A new scientific study has just concluded which aims to help those with severe peanut allergies reduce their life-threatening sensitivity to the nut. It was deemed “beyond exciting” that two-thirds of the participants were able to ingest the equivalent of two peanuts at the end of a year-long regimen. While the ability to eat two peanuts doesn’t sound like much, it would have a great impact on the millions of people impacted by the allergies.

The study carefully and slowly introduced gradual amounts of peanut protein over the course of six months, followed by an additional six months of maintenance. They started with the equivalent of one-third of a peanut and built tolerance from there.

The peanut study can provide a useful model for the introduction of new skills that are far from our comfort zone. If you are numbers adverse, you could start with looking at one line in a report and gradually over time expand your comfort to the other figures on that page. If you are “allergic” to public speaking, you could begin with a one-word answer and work your way up to full sentences, and then the ability to fully express your position. If your sensitivity has you shying away from technology, perhaps you could pick one piece of software or app and work your way up from looking at a screen to becoming comfortable with one command, etc.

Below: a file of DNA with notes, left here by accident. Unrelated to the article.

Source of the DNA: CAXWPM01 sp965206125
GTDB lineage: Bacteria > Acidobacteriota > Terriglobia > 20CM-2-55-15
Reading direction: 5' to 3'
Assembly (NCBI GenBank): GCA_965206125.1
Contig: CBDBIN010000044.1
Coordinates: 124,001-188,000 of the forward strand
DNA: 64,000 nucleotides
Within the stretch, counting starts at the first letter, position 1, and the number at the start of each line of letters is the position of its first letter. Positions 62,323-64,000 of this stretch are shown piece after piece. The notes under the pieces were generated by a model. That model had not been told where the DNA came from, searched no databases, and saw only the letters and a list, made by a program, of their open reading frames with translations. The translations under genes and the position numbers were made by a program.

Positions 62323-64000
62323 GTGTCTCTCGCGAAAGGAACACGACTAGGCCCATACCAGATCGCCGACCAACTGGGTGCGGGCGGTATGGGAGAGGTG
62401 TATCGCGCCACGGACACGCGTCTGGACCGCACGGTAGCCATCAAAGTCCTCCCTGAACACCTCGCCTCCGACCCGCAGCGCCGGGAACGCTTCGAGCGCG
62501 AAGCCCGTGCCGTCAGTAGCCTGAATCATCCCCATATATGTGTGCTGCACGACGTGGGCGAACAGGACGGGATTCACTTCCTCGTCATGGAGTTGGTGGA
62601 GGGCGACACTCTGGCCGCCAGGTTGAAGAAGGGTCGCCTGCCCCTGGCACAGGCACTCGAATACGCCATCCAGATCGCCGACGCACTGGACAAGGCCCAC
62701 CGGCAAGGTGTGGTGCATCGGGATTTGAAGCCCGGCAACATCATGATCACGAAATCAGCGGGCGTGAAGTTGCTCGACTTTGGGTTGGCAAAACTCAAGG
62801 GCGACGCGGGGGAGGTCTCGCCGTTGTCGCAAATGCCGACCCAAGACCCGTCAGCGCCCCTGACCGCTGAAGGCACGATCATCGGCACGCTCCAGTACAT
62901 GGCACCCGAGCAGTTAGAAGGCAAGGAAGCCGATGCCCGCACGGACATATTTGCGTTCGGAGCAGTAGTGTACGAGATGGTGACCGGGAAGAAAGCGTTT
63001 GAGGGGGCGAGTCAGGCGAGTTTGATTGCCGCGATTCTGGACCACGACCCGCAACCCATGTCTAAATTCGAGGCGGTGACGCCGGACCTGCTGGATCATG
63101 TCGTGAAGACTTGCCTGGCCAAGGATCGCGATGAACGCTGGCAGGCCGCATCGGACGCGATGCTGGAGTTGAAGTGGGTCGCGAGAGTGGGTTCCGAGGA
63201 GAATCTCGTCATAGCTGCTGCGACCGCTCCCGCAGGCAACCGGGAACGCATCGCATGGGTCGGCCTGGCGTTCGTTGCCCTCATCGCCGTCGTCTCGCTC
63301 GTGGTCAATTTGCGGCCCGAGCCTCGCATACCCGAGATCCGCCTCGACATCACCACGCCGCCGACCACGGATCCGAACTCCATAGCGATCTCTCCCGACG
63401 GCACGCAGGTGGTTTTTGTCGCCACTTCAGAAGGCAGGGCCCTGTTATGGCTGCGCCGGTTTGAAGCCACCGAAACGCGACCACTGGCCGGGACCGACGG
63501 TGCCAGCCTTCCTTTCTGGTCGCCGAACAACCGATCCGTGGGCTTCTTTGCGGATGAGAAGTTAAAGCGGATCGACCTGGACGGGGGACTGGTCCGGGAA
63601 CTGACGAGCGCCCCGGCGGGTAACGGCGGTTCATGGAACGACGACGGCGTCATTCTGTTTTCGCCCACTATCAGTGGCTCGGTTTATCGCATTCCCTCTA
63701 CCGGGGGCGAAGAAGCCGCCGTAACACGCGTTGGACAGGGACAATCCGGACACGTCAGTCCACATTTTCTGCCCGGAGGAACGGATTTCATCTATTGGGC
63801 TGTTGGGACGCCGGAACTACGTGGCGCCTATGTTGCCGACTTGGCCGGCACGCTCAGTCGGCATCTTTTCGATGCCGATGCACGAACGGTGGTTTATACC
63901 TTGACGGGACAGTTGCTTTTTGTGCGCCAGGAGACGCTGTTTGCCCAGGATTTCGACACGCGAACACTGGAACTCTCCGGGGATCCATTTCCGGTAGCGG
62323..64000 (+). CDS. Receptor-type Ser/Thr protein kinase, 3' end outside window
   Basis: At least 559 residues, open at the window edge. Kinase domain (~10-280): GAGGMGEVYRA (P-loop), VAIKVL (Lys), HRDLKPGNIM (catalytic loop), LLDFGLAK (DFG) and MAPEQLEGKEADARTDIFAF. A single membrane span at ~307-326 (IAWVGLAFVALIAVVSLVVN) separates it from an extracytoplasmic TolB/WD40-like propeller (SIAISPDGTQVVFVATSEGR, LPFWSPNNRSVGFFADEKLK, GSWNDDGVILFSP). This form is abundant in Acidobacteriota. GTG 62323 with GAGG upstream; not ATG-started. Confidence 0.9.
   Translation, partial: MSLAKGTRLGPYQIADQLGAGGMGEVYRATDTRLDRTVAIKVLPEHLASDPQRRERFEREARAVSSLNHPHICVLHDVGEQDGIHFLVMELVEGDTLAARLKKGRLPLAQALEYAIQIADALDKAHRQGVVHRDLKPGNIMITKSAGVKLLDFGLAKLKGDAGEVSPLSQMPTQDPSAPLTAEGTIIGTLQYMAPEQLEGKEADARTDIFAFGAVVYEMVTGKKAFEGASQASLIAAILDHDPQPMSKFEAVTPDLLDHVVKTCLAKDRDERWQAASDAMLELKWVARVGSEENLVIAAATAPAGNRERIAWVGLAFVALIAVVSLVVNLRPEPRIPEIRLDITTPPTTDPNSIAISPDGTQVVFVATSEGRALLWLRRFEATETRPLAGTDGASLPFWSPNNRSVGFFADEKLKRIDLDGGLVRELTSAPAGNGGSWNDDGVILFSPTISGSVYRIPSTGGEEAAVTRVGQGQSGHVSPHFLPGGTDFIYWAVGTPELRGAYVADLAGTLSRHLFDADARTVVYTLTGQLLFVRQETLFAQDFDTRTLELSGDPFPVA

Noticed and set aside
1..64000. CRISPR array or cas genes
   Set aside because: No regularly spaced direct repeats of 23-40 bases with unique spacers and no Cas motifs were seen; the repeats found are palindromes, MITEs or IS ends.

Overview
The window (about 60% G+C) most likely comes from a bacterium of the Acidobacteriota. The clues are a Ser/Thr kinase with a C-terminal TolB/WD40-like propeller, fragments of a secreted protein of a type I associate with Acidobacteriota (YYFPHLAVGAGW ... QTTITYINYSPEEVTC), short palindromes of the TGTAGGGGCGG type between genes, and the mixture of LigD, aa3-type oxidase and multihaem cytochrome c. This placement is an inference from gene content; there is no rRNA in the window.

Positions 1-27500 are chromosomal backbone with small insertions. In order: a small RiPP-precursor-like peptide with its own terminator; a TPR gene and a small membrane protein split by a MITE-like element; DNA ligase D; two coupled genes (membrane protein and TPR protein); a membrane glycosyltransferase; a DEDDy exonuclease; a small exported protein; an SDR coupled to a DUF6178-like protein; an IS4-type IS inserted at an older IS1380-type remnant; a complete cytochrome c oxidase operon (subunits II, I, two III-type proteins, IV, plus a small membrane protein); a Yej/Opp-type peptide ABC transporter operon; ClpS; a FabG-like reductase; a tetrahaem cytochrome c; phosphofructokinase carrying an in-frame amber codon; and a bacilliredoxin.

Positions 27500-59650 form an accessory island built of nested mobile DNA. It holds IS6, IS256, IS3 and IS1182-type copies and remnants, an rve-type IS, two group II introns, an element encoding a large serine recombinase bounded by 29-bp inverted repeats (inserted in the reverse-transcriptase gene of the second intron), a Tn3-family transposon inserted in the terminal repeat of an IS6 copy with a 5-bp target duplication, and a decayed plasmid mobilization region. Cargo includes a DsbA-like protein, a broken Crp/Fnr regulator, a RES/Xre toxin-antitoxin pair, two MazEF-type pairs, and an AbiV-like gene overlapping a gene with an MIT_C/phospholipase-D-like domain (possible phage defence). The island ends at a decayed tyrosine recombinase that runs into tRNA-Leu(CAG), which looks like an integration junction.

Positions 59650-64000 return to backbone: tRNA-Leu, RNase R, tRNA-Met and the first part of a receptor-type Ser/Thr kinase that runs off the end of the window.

Just as the goal of the peanut immunotherapy isn’t to have the participants eating peanut butter sandwiches, your goal doesn’t have to be to become an accountant, TED Talk presenter or IT professional. You just need to develop enough tolerance to become comfortable with what surrounds you.

Source: New peanut allergy drug shows ‘lifesaving” potential by Roni Caryn Robin, New York Times, November 18, 2108

 

About the Author leadership dots by dr. beth triplett

Dr. beth triplett is the owner of leadership dots, offering coaching, training and consulting for new supervisors. She also shares daily lessons on her leadershipdots blog. Her work is based on the leadership dots philosophy that change happens through the intentional connecting of small steps in the short term to the big picture in the long term.

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